Author Archives: wcsarchivesadmin

The Red Light Room

The Wildlife Conservation Society has a collection of approximately 54,000 historical photographic negatives that date back to the opening of the Bronx Zoo in 1899. In order to preserve the integrity of these negatives and enhance access to their historic imagery, the WCS Archives has undertaken an enormous negative re-housing and evaluation project, which began in 2016. The bulk of the collection features photographs of the various inhabitants of the zoo but also documents other aspects of WCS’s history, including images of the New York Aquarium and of early field expeditions. The chronological assessment of these negatives has illuminated important milestones in the Bronx Zoo’s history and evolution to the zoological park it has become today. One such milestone occurred in 1961 in the Small Mammal House.

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A Familiar Scene [Wild View]

Over on WCS’s photo blog Wild View, we highlight how sea lions have been part of the Bronx Zoo since the Wildlife Conservation Society opened the park in 1899, and sea lions are part of all five zoos and the aquarium that WCS operates. 

WCS Department of Education 90th Anniversary [Instagram]

We are celebrating the 90th Anniversary of the WCS Department of Education! In this photo, the first Curator of Education, Claude Leister, lectures school children in 1931. Today, the Education Department works to inspire a diverse, inclusive movement of conservation advocates through their programs and activities across the five WCS parks.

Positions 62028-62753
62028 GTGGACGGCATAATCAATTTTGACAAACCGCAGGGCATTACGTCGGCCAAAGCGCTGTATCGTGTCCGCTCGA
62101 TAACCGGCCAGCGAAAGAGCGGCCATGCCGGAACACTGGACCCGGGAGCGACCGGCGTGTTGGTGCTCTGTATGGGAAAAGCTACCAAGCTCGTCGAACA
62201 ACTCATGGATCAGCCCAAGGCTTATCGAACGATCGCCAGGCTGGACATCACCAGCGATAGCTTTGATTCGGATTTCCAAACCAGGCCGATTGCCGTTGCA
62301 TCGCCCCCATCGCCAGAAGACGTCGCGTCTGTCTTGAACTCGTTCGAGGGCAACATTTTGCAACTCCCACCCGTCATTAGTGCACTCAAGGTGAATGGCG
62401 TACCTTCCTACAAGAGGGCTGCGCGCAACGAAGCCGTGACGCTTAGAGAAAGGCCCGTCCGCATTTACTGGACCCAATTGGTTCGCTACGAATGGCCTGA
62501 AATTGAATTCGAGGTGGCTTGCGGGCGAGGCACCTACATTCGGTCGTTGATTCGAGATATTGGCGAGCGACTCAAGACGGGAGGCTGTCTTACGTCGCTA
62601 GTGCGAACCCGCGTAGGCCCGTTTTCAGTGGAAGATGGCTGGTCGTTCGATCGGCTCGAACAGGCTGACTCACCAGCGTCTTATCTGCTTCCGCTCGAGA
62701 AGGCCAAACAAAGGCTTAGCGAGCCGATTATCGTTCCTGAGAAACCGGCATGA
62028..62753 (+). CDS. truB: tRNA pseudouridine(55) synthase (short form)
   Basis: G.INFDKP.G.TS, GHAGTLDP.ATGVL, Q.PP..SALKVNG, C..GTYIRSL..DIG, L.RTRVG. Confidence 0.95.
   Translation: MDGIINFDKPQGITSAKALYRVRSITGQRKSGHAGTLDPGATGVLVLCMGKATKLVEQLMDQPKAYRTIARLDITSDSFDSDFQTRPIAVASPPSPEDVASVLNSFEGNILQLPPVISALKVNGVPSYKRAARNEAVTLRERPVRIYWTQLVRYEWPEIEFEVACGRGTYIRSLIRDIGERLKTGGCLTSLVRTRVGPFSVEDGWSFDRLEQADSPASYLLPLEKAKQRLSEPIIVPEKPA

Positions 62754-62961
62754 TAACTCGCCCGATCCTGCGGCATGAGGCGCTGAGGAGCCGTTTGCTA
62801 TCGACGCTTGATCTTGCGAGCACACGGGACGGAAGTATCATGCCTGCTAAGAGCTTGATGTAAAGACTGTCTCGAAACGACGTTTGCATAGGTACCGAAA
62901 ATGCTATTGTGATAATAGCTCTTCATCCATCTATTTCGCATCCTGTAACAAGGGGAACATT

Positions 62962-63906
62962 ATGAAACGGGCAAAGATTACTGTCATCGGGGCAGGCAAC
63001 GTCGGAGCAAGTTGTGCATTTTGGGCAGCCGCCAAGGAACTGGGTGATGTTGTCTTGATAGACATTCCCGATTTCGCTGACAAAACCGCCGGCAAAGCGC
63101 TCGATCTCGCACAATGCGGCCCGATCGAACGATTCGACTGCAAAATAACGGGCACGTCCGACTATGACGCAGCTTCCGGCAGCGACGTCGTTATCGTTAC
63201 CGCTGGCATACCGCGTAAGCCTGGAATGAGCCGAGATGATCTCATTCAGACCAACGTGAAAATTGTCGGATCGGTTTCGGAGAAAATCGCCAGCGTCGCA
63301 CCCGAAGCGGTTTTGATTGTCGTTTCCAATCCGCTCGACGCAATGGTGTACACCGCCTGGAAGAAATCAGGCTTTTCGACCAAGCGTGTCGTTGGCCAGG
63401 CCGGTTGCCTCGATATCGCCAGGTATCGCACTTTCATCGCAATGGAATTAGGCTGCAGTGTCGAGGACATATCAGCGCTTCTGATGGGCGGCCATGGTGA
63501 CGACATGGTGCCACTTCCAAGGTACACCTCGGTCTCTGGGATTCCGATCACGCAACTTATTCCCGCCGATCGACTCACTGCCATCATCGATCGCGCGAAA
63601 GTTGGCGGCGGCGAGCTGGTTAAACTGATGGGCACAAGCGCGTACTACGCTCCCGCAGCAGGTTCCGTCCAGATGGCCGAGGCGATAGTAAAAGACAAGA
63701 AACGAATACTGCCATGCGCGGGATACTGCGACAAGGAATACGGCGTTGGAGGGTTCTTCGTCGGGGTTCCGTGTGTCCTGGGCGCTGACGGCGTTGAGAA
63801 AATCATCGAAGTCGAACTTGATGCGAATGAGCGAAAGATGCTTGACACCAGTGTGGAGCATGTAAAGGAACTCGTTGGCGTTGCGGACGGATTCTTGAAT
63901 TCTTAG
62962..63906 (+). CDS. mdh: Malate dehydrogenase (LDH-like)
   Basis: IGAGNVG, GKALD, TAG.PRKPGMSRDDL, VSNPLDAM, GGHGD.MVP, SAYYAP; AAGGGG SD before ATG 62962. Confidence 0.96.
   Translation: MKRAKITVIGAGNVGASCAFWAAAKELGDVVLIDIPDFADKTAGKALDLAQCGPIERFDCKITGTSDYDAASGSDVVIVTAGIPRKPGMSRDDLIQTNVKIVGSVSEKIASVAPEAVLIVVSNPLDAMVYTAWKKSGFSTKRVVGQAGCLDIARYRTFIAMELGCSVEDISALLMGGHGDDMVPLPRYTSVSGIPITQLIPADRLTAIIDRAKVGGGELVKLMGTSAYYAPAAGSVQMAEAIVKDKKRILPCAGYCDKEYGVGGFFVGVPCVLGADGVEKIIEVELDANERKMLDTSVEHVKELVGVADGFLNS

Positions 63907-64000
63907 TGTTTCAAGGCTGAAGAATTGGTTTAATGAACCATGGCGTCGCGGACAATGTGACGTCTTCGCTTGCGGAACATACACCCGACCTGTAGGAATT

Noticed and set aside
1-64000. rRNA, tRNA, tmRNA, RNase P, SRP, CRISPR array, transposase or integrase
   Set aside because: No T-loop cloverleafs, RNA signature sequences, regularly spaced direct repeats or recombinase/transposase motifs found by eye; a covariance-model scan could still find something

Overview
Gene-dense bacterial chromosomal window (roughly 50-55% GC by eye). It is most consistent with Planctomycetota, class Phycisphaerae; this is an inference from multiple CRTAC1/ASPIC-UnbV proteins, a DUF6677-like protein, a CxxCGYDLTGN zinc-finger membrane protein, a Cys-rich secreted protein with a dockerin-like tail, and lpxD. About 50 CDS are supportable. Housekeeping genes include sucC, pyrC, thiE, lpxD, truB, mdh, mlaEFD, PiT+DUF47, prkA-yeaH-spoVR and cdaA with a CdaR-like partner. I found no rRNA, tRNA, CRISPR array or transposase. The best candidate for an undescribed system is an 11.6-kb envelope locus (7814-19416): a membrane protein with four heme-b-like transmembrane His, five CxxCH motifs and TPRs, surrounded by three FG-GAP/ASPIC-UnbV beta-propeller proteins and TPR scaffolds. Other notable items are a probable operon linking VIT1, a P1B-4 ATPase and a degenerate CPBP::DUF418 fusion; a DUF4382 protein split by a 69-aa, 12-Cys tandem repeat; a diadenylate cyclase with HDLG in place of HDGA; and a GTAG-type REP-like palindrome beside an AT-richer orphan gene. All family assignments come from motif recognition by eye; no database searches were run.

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Red Light for Nocturnal Animals [Instagram]

In the 1960s, the Mammalogy Department at the Bronx Zoo invented an exhibit specially for housing nocturnal animals. The Red Light Room in the Small Mammal House opened in 1961, and it used Red Lights to help create a day cycle for the animals. Red light is bright for humans and dim for the animals, so the room allowed visitors to see the animals being active in their nighttime environment. White light at night simulated day time, when the animals sleep. This method was then implemented in the World of Darkness exhibit at the zoo that opened in 1969, which is featured in this photo.

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William Beebe’s 142nd Birthday [Instagram]

William Beebe, the first curator of Ornithology at the Bronx Zoo and founder of WCS’s Department of Tropical Research, was born on this day in 1877. He’s photographed here in Venezuela where the DTR took part in three expeditions between 1945 and 1948.